'Drawn to Paint: The Art of Jerome Witkin' now on view at the Palmer Museum of Art

UNIVERSITY PARK, Pa. -- The Palmer Museum of Art is presenting "Drawn to Paint: The Art of Jerome Witkin" through May 5.

Inveterate visitors to the Palmer Museum are likely well familiar with the art of Witkin. The Palmer counts three important Witkin canvases among its holdings, including — much to the delight of thousands of schoolchildren who have roamed the galleries over the years — his portrait of the portly Jeff Davies, and the museum’s walls are seldom absent the artist’s presence. This spring, the museum is pleased to host a major retrospective of Witkin’s work, featuring nearly 40 paintings and drawings that span more than four decades of his career.

Witkin has been widely acknowledged as one of the country’s leading figurative painters. His narrative canvases, often extending over multiple large panels, reference the grand European tradition of history painting while remaining relevant to their time through a penetrating examination of contemporary issues. With a concern for vulnerability as his basic theme, Witkin addresses the widest range of human anguish in his work, from the genocidal violence of the Holocaust, in paintings such as "Entering Darkness" and "Beating Station," to the disintegration of personal relationships — "Division Street," for example, records the dissolution of his parents’ marriage.

Although he has won praise for his superb drawing — the artist Mark Tansey has characterized him simply as the most skilled draftsman of the human figure he knows — Witkin is equally admired for his sense of color. Indeed, the expressionist flourish with which he applies his oils to the canvas often renders large passages in his compositions as deliciously daubed as a Willem de Kooning or a Lee Krasner.

"Drawn to Paint," organized by the Syracuse University Art Galleries, celebrates a career that spans a half century. For more than 40 of those years, since 1971, Witkin has been teaching painting at Syracuse University’s College of Visual and Performing Arts.

Patrick McGrady, Charles V. Hallman Curator, will give a gallery talk titled "Drawn to Paint: The Art of Jerome Witkin" at 12:10 p.m. March 1.

Christian Brady, dean, Schreyer Honors College, and associate professor of classics and ancient Mediterranean studies and Jewish studies, will give a Perspectives Unbound gallery talk titled "The Act of Judith" at 12:10 p.m. March 22.

Witkin, artist and professor of painting at Syracuse University, will give an Artist Lecture titled "Drawn to Paint: The Art of Jerome Witkin" on at 4:30 p.m. April 9, in the Palmer Lipcon Auditorium. Witkin is best known for narrative paintings that exemplify technical brilliance, psychological intensity and a deep concern for humanity. In this lecture, Witkin will discuss his artistic process, creative vision and the sources of inspiration that have shaped his long career. A reception in the Christoffers Lobby will follow the lecture, which is co-sponsored by the museum and the School of Visual Arts John M. Anderson Endowed Lecture Series.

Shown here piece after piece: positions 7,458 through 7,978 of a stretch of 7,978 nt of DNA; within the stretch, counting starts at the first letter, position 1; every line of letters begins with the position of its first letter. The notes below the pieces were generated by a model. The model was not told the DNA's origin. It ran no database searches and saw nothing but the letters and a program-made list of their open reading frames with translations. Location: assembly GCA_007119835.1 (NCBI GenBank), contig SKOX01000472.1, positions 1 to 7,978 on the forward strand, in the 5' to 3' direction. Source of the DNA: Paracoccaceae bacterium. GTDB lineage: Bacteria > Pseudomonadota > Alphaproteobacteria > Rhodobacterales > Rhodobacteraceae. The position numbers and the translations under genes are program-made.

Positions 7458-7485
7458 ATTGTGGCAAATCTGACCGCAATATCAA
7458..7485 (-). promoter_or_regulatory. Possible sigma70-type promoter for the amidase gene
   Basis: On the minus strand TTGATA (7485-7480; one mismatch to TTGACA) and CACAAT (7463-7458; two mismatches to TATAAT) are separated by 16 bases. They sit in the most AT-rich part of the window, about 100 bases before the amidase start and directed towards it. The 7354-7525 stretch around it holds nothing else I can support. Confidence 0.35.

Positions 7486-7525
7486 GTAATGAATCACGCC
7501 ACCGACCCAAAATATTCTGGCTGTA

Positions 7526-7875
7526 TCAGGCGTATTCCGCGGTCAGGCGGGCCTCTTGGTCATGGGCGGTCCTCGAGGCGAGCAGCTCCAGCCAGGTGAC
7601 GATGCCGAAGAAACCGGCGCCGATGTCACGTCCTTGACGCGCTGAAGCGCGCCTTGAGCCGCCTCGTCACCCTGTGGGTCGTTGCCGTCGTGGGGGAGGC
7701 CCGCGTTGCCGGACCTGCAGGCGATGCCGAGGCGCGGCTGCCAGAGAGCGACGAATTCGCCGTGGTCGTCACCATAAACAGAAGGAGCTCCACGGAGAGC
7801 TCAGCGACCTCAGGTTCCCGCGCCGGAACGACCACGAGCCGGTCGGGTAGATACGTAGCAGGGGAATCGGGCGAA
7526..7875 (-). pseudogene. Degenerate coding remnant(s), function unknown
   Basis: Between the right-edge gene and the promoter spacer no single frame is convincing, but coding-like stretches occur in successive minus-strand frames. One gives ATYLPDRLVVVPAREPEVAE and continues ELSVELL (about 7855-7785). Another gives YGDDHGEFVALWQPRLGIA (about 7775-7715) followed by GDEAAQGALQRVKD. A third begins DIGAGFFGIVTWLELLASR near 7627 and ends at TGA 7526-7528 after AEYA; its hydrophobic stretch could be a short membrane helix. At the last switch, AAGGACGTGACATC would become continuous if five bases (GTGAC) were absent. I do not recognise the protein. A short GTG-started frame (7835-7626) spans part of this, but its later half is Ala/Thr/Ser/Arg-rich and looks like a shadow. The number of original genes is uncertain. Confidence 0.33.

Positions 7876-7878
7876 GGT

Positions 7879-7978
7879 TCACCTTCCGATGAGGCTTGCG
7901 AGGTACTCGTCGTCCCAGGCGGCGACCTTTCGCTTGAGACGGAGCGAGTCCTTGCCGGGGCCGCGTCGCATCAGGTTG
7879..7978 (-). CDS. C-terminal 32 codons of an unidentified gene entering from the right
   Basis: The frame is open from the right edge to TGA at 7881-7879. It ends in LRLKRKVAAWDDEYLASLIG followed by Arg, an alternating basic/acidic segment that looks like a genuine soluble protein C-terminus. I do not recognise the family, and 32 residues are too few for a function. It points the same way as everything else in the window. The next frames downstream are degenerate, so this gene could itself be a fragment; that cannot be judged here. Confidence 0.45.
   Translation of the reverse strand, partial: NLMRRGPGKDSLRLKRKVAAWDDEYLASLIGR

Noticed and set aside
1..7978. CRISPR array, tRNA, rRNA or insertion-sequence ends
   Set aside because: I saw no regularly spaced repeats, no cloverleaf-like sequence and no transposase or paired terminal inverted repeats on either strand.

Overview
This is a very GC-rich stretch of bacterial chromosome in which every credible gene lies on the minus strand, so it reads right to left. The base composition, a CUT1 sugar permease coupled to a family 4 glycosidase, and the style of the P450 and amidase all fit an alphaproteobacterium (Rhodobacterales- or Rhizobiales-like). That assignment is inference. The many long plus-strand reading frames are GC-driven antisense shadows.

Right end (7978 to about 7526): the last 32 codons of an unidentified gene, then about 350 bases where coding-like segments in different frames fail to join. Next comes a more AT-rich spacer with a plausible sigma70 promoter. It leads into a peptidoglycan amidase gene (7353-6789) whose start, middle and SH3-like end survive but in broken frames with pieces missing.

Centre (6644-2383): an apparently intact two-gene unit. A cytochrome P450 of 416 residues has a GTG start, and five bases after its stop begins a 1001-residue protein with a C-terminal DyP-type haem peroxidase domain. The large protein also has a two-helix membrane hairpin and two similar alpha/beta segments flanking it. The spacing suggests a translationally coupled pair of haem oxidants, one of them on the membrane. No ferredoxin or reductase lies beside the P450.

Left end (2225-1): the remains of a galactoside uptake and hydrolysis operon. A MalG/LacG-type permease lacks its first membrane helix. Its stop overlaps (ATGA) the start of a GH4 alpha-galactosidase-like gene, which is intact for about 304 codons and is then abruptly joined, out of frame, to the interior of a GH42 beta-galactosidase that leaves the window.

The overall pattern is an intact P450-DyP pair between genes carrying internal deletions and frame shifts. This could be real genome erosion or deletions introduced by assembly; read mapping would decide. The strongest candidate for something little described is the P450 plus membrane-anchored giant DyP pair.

All gallery talks begin in the galleries unless otherwise noted. A greeter will be available in the lobby to direct visitors to the appropriate gallery for all noontime events. The Palmer Museum of Art at Penn State is located on Curtin Road and admission is free. Museum hours are 10 a.m. to 4:30 p.m. Tuesday through Saturday and noon to 4 p.m. Sunday. The museum is closed Mondays and some holidays. Reduced hours over spring break are noon to 4 p.m. March 2 to 10. The museum will be closed March 4 and 31. 

The Palmer Museum of Art receives state arts funding support through a grant from the Pennsylvania Council on the Arts, a state agency funded by the Commonwealth of Pennsylvania and the National Endowment for the Arts, a federal agency.

The Chevron Corp. is the Palmer Museum of Art’s major corporate sponsor.

Children’s and family programs are partially funded by the James E. Hess and Suzanne Scurfield Hess Endowment for Art Education in the Palmer Museum of Art, and the Ruth Anne and Ralph Papa Endowment. All other programs are sponsored by the Friends of the Palmer Museum of Art unless otherwise noted.

Also on view at the Palmer Museum of Art this spring are "Lit with Piercing Glances: Linocuts by James Mullen," continuing through May 19; and “'Varied and Untried'”: Early Twentieth–Century American Paintings from the James and Barbara Palmer Collection," continuing through May 5.

For more information or to request images, please contact Jennifer Feehan, coordinator of membership and public relations, at 814-863-9182 or jenfeehan@psu.edu.

Contacts: 
Last Updated April 29, 2013